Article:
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close this bookCauses and Consequences of Intrauterine Growth Retardation, Proceedings of an IDECG Workshop, November 1996, Baton Rouge, USA, Supplement of the European Journal of Clinical Nutrition (IDECG, 1996, 100 p.)
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close this folderCurrent growth standards, definitions, diagnosis and classification of fetal growth retardation
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close this folderLevels and patterns of intrauterine growth retardation in developing countries
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close this folderBirth weights and stillbirths in historical perspective
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close this folderBiological mechanisms of environmentally induced causes of IUGR
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close this folderSocioeconomic determinants of intrauterine growth retardation
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close this folderEffects of intrauterine growth retardation on mortality morbidity in infants and young children
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close this folderIntrauterine growth retardation, body size, body composition and physical performance in adolescence
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close this folderNeurodevelopmental outcome of small-for-gestational-age infants
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close this folderSmall for gestational age, term babies, in the first six years of life
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close this folderEffects of intrauterine growth retardation on mental performance and behavior, outcomes during adolescence and adulthood
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View the documentSchool age outcomes of young adolescents with intrauterine growth failure (Table 1)
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close this folderFetal growth and adult disease
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close this folderNutritional interventions to prevent intrauterine growth retardation: Evidence from randomized controlled trials
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close this folderReport of the IDECG group on definitions, classifications, causes, mechanisms and prevention of IUGR
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close this folderReport of the IDECG group on effects of IUGR on infants, children and adolescents: Immunocompetence, mortality, morbidity, body size, body composition, and physical performance
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close this folderReport of the IDECG/IUNS working group on IUGR effects on neurological, sensory, cognitive, and behavioral function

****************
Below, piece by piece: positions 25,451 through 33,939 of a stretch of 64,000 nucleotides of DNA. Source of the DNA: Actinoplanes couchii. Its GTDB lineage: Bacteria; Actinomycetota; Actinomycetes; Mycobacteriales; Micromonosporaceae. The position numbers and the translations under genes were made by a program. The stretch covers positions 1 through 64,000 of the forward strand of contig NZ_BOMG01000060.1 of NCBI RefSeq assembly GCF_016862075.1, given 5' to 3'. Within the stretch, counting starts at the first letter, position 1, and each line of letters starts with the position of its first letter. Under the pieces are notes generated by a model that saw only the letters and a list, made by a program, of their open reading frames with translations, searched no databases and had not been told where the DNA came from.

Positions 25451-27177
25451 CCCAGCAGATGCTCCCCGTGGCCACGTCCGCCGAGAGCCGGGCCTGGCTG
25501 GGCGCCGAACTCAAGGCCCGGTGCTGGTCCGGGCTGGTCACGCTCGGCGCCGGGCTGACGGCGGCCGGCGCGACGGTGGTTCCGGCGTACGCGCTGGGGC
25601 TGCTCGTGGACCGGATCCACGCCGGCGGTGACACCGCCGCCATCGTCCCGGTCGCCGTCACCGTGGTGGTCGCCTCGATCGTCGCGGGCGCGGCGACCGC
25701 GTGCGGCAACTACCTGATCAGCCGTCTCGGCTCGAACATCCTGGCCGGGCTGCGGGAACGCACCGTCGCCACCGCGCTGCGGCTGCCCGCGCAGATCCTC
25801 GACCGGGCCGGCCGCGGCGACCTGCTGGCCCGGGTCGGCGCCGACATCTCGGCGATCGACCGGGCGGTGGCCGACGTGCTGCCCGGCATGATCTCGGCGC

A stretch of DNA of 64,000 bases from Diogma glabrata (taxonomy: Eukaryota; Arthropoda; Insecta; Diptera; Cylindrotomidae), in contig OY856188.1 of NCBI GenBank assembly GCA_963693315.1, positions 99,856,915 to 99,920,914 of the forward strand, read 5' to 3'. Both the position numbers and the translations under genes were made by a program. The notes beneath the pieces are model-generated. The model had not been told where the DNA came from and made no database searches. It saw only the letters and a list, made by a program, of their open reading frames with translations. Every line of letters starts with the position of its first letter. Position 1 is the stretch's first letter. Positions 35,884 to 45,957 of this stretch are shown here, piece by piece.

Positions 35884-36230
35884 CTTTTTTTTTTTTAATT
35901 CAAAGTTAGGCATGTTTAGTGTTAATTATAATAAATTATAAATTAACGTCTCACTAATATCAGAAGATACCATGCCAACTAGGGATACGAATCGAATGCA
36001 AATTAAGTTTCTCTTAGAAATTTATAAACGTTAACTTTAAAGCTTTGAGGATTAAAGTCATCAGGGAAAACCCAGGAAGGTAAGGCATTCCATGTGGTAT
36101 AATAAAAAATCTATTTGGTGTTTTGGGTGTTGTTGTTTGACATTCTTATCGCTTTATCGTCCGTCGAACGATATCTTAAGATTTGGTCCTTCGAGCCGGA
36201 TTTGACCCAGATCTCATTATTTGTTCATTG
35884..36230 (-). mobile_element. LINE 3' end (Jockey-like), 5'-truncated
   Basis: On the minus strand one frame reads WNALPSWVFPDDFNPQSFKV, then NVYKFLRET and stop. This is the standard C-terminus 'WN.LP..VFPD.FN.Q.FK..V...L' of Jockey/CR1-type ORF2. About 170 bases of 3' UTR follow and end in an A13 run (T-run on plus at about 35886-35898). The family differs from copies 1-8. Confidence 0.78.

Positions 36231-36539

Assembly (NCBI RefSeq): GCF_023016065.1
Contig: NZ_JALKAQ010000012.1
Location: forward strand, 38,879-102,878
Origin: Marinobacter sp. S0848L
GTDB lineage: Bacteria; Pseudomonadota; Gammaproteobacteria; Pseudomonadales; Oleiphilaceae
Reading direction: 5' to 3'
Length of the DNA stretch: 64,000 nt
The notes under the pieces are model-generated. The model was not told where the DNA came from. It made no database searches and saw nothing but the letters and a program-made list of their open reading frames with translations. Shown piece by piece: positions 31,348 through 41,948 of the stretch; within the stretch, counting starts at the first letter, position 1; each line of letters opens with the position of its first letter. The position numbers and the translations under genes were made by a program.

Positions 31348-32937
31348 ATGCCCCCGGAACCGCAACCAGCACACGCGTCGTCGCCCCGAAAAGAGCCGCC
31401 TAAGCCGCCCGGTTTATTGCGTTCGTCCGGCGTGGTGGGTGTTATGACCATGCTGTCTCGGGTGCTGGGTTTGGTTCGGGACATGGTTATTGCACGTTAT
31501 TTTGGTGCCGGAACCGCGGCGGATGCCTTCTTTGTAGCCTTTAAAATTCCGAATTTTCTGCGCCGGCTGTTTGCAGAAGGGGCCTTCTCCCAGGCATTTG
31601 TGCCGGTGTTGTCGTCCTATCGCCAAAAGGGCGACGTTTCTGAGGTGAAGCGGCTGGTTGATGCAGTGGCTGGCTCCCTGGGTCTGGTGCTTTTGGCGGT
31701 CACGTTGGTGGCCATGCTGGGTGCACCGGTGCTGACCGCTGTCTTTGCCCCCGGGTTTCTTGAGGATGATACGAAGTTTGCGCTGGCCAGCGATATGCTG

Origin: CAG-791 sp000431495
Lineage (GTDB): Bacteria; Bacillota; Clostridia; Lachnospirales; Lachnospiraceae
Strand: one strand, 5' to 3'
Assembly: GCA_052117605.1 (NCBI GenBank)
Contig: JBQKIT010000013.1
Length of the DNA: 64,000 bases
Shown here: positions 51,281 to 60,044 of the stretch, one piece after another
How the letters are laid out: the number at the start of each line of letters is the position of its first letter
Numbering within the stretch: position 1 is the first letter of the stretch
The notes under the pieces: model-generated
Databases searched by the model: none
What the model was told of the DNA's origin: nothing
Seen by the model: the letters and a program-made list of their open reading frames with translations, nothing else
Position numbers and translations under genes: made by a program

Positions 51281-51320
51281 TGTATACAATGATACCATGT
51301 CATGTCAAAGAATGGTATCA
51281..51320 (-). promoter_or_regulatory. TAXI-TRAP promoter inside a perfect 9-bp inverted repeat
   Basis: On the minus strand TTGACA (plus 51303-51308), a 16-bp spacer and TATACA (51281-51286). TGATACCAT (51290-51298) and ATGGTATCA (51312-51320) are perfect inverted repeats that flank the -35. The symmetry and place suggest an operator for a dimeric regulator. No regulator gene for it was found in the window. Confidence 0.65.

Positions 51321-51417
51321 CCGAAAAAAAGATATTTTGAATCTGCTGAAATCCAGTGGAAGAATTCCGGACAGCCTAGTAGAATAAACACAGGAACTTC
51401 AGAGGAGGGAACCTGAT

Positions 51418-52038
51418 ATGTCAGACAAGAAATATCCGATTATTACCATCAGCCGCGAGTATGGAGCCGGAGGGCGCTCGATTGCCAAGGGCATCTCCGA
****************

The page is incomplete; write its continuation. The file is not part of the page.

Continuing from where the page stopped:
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close this folderReport of the IDECG group on variation in fetal growth and adult disease
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Conclusions

In summary, it appears that, overall, being born SGA is associated with an increase in various measures of MND (Aylward et al, 1989; Breart and Poisson-Salomon, 1988; Allen, 1984; Teberg et al, 1988). Major motor and cognitive disability is rare in SGA infants, but is probably significantly increased when evaluated in large sample sizes. Boys seem to be more affected by being SGA than girls, and children born into the low social classes seem to be more affected than other children. If the SGA develops early so that it affects head growth before 26 weeks, there seems to be more of an impact on neurologic function than SGA which develops later (Harvey et al, 1982). Certainly SGA which is accompanied by asphyxia is more commonly associated with neurodevelopment abnormalities than SGA which is not. There does not seem to be a major relationship between SGA status and vision or hearing deficits, although there are some studies to suggest that SGA infants have more difficulty in achieving 'normal' responses to visual or auditory stimuli than do non-SGA infants.

This review suggests that SGA is a heterogeneous condition, at times but not usually associated with various types of neurodevelopment dysfunction. There are no studies we identified showing that improvements in these neurologic outcomes can be achieved by any particular course of action. Logically, however, preventing asphyxia in SGA infants should reduce the prevalence of major and minor handicaps, especially cerebral palsy and mental retardation, seen in some of these infants, particularly those who are asymmetric and associated with maternal hypertension. It is less clear if interventions directed at the more symmetric or uniformly under-grown infants will be able to improve outcome in the relatively small percentage of these children who have major developmental problems associated with being SGA.

Acknowledgement - This project is funded by the Agency for Health Care Policy Research (AHCPR) Contract #290-92-0055.